For immediate asset deductions, the threshold has been raised from $1,000 up to $6,500 – due to come into effect on July 1, 2012.
On 1 July, 2012 the immediate deduction of $5,000 on purchases of motor vehicles announced last budget comes into force.
If you own a travel or hospitality business that accesses free or significantly discounted airline travel for staff, the calculation of your FBT has changed and you will need to seek advice on ensuring your FBT liability is correct.
Announced previously, but coming into effect on July 1, 2012 – the government will provide a jobs bonus of $1000-10,000 directly to employers who recruit and retain workers 50yrs+ for more than three months. This change will be offset by the phasing out of the mature age worker tax offset for taxpayers born after 1 July 1957.
From 1 July 2012 the tax-free threshold now triples to $18,200 (from $6,000) which sounds like a huge win, but it’s not really because the low income rebate has been significantly reduced. For those earning between $50-80K, you’ll likely see an increase of around $300 a year in your pocket.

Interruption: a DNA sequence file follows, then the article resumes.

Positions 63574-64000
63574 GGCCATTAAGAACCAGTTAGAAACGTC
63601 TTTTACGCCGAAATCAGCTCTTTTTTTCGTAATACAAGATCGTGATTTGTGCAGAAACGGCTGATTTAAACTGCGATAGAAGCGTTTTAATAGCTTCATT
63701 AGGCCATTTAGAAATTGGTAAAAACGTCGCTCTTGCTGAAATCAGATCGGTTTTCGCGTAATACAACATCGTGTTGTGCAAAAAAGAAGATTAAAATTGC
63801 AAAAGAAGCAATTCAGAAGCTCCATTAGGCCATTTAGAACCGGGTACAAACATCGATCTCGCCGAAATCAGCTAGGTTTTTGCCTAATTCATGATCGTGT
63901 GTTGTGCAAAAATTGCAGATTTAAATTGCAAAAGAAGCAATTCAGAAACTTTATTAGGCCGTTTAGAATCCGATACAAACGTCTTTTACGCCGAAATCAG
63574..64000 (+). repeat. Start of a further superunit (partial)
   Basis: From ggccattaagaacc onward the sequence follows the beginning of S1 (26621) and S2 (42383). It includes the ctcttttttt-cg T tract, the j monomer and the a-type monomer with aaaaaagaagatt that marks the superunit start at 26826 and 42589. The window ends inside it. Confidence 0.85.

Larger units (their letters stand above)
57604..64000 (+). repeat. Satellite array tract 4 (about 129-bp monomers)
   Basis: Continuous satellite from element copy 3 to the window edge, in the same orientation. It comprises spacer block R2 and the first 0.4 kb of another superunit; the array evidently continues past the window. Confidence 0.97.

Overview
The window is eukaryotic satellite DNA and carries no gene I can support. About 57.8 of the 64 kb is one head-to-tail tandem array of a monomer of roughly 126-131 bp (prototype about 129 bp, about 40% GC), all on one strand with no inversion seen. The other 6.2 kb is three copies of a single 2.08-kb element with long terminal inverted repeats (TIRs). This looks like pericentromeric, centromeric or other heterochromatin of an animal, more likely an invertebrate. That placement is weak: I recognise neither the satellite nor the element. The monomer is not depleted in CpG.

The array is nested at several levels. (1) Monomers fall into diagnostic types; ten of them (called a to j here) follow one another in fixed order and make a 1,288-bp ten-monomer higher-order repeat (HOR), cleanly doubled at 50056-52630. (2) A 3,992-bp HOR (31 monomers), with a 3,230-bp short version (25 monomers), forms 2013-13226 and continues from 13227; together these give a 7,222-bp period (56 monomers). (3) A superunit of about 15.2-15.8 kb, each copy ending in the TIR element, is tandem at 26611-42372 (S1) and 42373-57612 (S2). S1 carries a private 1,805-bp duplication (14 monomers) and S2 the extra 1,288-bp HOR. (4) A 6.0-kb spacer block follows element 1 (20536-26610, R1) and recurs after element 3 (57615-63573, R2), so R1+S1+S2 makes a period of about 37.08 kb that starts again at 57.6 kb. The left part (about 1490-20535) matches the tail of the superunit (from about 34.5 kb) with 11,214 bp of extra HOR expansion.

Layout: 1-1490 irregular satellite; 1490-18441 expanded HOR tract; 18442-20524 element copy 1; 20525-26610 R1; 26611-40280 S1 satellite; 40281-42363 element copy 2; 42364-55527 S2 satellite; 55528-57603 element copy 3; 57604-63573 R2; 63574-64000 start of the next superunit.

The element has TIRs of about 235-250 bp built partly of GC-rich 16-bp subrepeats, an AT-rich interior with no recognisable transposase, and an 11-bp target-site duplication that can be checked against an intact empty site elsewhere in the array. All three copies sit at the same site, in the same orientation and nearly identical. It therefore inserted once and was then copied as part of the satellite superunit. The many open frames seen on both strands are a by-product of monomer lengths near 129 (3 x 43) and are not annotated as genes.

The flood levy applied in the 2011-12 year, which added an extra 0.5-1% tax for those earning in excess of $50,000, ends on June 30, 2012.
The education tax rebate will be replaced by the School Kids Bonus – beginning now for the 2011-12 year. This is a lump sum of $820/$410 per high/primary school child – but only if you qualify for family tax benefit part A.
From July 1, 2013 Family Tax Benefit Part A will increase by a maximum of $300 per child annually.
As of July 1, 2012 the government will reduce the net medical expenses tax offset for those taxpayers earning more than $84,000 (single) and $168,000 (families) to be only available for out-of-pocket medical costs in excess of $5,000 each year (and you’ll only be able to claim back 10% of your out of pocket expenses). For those earning under these thresholds there will be no change to being able to claim 20% of your net medical expenses in excess of $2,060.
The Treasurer withdrew the previously announced measure of a standard tax deduction (without receipts) for individuals covering work related expenses and the management of tax affairs. So the current rules for work related expenses will remain unchanged so that you will still need receipts to claim deductions over $300 in total.